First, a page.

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Tuesday, December 10, 2019  Spokane, Washington  Est. May 19, 1883
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News >  Business

Apple is going to test self-driving cars

This Thursday, Sept. 19, 2013, file photo shows the Apple logo above a store location entrance, in Dallas. (Tony Gutierrez / AP)
This Thursday, Sept. 19, 2013, file photo shows the Apple logo above a store location entrance, in Dallas. (Tony Gutierrez / AP)
By Brian Fung The Washington Post

After months of speculation that the company is developing automotive technology, Apple has leapt into the war for self-driving cars by obtaining a test permit from California regulators.

The permit allows Apple to begin testing up to three Lexus SUVs similar to the type that Google uses for its autonomous cars. By obtaining clearance from California’s Department of Motor Vehicles, Apple is signaling that it is serious about pushing forward with self-driving technology despite reports last fall that it was scaling back its ambitions.

California’s DMV disclosed the permit on its website, which lists several dozen other companies that are testing self-driving technology. The group includes BMW, Ford, Honda, Nissan and others. Uber has also said that it will seek certification for testing.

Like those other companies, Apple’s test vehicles will have human drivers behind the wheel when they go out on public roads, according to Bloomberg News.

Apple’s penchant for designing sleek hardware got many people excited for the prospect of a vehicle designed by the company. Last April, Motor Trend published what it billed as an exclusive set of Apple car renderings – but what was dramatically hyped on social media turned out to be speculative mock-ups by outside artists.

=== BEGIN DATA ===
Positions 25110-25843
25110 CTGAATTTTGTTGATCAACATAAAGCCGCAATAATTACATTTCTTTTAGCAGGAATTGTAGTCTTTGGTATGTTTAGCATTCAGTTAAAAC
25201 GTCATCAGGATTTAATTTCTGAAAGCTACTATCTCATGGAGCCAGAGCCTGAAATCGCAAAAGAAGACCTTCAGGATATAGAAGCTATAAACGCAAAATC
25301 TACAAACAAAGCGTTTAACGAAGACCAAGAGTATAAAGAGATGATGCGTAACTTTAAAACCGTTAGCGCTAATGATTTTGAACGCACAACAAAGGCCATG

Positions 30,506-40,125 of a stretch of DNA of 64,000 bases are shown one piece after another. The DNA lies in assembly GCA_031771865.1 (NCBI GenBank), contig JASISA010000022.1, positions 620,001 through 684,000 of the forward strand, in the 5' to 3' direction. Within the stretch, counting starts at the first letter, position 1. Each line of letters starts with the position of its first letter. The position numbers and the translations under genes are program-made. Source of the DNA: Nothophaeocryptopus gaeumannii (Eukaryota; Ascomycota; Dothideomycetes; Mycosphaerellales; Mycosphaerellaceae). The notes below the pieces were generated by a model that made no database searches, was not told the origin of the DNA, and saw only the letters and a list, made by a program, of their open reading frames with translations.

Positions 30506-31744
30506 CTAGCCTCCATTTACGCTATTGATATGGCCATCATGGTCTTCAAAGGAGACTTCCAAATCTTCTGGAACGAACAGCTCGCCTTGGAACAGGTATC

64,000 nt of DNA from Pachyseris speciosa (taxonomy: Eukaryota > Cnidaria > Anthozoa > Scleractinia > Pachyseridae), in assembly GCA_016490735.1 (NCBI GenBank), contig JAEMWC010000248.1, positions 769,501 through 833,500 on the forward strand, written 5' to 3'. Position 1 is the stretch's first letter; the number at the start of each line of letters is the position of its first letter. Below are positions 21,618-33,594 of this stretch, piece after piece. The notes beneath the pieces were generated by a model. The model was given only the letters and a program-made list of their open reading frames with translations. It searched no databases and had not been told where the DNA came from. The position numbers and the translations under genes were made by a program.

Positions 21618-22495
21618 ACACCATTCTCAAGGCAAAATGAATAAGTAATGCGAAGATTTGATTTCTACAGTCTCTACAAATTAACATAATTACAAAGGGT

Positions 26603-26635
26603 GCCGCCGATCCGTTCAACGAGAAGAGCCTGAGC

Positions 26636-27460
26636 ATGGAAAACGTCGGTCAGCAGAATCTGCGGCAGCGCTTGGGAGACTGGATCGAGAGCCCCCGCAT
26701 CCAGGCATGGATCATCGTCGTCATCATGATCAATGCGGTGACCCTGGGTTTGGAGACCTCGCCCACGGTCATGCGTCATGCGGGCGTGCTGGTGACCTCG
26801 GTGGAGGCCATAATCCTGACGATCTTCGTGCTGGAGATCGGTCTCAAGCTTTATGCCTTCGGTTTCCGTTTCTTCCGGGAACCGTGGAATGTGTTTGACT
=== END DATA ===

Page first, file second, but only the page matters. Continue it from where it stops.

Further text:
But with its permit, Apple is leaping into an increasingly competitive race to build the world’s first mainstream self-driving car. The technology has the potential to reshape how people work, play and commute; proponents say automating vehicles will help reduce congestion and prevent crashes caused by human error, which according to federal statistics account for 95 percent of all accidents.

Apple declined to comment, referring to public remarks that it had submitted to federal highway authorities in November on its research into automation.

“There are many potential applications for these technologies, including the future of transportation, so we want to work with NHTSA to help define the best practices for the industry,” Apple wrote to the National Highway Traffic Safety Administration.

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